I recently had lunch with a new friend, and she mentioned her recovery from a near fatal illness almost a decade ago. I had no idea she had ever been ill because she looked fantastic and completely healthy. However, as she began to tell me her story, she showed me two scars from the ordeal.

As we sat across from each other at a French restaurant downtown, we began to show one another our various scars. We were animated, we laughed, we talked about how we gained these new parts of ourselves and, most importantly, we talked about how thankful we are to have these reminders of our trials and tribulations, moments in our lives when we thought we would never see a light. And yet, here are our scars to remind us of all we have been through, our strength and our ability to move forward and ahead.

I sometimes forget I have a two-inch scar across my forehead. I call it my Harry Potter scar. I got this particular scar more than 20 years ago in a 12-car pileup. Actually, it began with a truck hitting the car in which I was a passenger. I’ve had several opportunities to get the scar “removed,” but each time I scheduled the appointment, I canceled it. I finally realized I like my scar. I like what it reminds me of. It’s part of my history, and if we look at our bodies as maps, it tells where I’ve been and how I became who I am today.

Another great benefit to having scars is that even though most adults are trained not to ask about scars, and in many ways we train ourselves not to see these “imperfections,” kids always see them. It seems like every child under the age of 7 is fascinated with my scar. They want to know how I got it (slamming heads with my best friend upon impact), when I got it (when I was 16), where I got it (visiting Baltimore) and, most of all, did it hurt (like you wouldn’t believe).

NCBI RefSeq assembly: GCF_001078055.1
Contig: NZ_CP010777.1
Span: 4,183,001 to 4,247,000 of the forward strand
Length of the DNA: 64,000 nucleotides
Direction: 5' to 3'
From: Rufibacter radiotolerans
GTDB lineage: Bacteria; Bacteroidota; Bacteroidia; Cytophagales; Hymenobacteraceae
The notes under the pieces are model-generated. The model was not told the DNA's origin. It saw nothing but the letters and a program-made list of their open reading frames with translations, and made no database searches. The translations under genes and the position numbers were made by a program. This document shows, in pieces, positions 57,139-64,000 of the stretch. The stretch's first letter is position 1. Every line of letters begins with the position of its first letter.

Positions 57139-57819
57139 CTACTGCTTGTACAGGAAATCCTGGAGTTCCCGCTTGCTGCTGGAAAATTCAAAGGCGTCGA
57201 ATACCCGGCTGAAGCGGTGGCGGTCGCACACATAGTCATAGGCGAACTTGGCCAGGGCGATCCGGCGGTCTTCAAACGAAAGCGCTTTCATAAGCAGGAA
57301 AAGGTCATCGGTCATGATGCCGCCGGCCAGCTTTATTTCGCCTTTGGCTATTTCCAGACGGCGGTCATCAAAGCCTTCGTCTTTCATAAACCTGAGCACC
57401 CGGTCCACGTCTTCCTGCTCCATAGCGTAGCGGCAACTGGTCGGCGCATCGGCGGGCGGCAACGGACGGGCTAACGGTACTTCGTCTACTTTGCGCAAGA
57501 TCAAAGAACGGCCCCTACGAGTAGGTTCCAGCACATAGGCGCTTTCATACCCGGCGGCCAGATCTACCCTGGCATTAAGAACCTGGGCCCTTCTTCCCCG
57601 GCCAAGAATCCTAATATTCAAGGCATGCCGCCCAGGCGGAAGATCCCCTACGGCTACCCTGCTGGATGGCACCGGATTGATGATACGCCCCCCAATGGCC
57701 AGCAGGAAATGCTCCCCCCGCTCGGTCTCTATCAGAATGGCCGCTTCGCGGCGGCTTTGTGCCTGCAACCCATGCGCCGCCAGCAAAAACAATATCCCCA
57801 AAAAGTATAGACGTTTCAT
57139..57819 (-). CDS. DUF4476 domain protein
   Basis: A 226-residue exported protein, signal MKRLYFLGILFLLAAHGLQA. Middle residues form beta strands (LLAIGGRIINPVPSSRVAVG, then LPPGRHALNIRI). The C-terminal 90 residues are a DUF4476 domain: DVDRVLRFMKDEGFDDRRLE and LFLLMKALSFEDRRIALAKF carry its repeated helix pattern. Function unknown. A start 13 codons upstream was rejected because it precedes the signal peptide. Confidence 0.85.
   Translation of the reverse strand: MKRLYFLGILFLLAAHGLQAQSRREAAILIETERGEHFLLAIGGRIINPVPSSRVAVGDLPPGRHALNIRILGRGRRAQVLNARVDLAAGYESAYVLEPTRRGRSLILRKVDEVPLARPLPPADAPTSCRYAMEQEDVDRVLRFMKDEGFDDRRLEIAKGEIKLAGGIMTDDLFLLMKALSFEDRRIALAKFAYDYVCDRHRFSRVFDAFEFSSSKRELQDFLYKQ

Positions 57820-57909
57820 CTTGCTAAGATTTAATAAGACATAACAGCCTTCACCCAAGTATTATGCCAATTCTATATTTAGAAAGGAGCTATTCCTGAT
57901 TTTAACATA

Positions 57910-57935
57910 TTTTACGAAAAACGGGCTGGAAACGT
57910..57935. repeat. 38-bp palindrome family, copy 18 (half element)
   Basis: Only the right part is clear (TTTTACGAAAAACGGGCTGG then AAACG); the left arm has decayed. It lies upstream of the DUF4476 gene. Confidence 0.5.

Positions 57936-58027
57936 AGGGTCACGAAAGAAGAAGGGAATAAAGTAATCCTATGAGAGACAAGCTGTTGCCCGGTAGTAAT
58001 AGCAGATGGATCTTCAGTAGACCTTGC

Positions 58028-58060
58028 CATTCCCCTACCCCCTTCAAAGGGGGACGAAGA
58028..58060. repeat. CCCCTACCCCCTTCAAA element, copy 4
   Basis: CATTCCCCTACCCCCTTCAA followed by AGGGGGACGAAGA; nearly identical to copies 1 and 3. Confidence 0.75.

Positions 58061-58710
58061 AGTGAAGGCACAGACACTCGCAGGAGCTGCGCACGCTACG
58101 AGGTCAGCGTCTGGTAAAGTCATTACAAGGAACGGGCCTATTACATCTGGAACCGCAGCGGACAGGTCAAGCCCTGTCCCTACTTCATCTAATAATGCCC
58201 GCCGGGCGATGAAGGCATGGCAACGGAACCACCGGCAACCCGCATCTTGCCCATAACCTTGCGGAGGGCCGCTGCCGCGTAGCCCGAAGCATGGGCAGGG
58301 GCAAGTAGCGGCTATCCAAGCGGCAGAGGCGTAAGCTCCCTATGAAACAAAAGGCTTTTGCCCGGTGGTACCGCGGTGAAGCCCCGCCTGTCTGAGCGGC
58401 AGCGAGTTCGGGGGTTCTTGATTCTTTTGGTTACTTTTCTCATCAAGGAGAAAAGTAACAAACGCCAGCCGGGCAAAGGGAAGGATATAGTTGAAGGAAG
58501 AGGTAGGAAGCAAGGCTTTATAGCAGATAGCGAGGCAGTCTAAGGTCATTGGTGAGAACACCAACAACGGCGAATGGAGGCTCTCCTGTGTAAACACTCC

I also tell them that I am closer than ever with the girl in the car (my head-bump buddy) and still see her several times a year in Baltimore. I wow them with stories of that particular day (not many people have flown in a helicopter wearing only a blanket). I also tell them about the kindness of all of the strangers who helped keep me alive that day, from the paramedics to the security guard who held my hand as I got more than 300 stitches.

It wasn’t until my new friend and I shared our similar outlook about our scars that I realized how much I forget to celebrate all of the imperfections I have gained over the past few decades. Life is not perfect and neither are we. However, our scars do remind us of all of the beauty that surrounds us, the kindness that has anchored us and kept us going and the strength that each of us possesses every day.

Christina Greer, Ph.D., is a tenured professor at Fordham University and the author of “Black Ethnics: Race, Immigration, and the Pursuit of the American Dream.” You can find her on Twitter @Dr_CMGreer.